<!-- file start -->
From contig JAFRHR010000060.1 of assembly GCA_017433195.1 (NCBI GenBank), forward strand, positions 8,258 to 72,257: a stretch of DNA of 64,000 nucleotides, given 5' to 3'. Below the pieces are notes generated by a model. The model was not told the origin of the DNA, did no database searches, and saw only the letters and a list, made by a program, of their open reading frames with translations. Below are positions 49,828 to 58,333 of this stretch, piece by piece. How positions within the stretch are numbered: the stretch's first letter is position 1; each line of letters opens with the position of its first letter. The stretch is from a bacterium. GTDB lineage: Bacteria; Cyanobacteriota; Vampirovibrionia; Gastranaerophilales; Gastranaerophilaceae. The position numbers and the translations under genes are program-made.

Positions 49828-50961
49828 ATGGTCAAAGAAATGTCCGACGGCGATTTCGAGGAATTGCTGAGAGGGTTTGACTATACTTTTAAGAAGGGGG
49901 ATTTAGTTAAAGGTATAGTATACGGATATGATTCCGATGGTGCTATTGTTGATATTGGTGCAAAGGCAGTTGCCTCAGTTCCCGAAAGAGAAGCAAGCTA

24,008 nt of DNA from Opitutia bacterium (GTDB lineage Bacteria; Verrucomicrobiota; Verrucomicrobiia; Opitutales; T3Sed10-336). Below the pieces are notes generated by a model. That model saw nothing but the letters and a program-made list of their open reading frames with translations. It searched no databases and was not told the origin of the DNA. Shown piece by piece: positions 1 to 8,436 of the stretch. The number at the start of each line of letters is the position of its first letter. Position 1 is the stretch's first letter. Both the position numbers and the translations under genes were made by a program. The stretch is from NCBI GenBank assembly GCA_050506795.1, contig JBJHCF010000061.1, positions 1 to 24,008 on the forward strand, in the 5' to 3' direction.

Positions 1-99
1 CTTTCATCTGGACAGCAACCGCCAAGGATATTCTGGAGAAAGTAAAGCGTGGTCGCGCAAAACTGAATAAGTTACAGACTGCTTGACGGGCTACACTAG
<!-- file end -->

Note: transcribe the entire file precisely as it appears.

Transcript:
From contig JAFRHR010000060.1 of assembly GCA_017433195.1 (NCBI GenBank), forward strand, positions 8,258 to 72,257: a stretch of DNA of 64,000 nucleotides, given 5' to 3'. Below the pieces are notes generated by a model. The model was not told the origin of the DNA, did no database searches, and saw only the letters and a list, made by a program, of their open reading frames with translations. Below are positions 49,828 to 58,333 of this stretch, piece by piece. How positions within the stretch are numbered: the stretch's first letter is position 1; each line of letters opens with the position of its first letter. The stretch is from a bacterium. GTDB lineage: Bacteria; Cyanobacteriota; Vampirovibrionia; Gastranaerophilales; Gastranaerophilaceae. The position numbers and the translations under genes are program-made.

Positions 49828-50961
49828 ATGGTCAAAGAAATGTCCGACGGCGATTTCGAGGAATTGCTGAGAGGGTTTGACTATACTTTTAAGAAGGGGG
49901 ATTTAGTTAAAGGTATAGTATACGGATATGATTCCGATGGTGCTATTGTTGATATTGGTGCAAAGGCAGTTGCCTCAGTTCCCGAAAGAGAAGCAAGCTA

24,008 nt of DNA from Opitutia bacterium (GTDB lineage Bacteria; Verrucomicrobiota; Verrucomicrobiia; Opitutales; T3Sed10-336). Below the pieces are notes generated by a model. That model saw nothing but the letters and a program-made list of their open reading frames with translations. It searched no databases and was not told the origin of the DNA. Shown piece by piece: positions 1 to 8,436 of the stretch. The number at the start of each line of letters is the position of its first letter. Position 1 is the stretch's first letter. Both the position numbers and the translations under genes were made by a program. The stretch is from NCBI GenBank assembly GCA_050506795.1, contig JBJHCF010000061.1, positions 1 to 24,008 on the forward strand, in the 5' to 3' direction.

Positions 1-99
1 CTTTCATCTGGACAGCAACCGCCAAGGATATTCTGGAGAAAGTAAAGCGTGGTCGCGCAAAACTGAATAAGTTACAGACTGCTTGACGGGCTACACTAG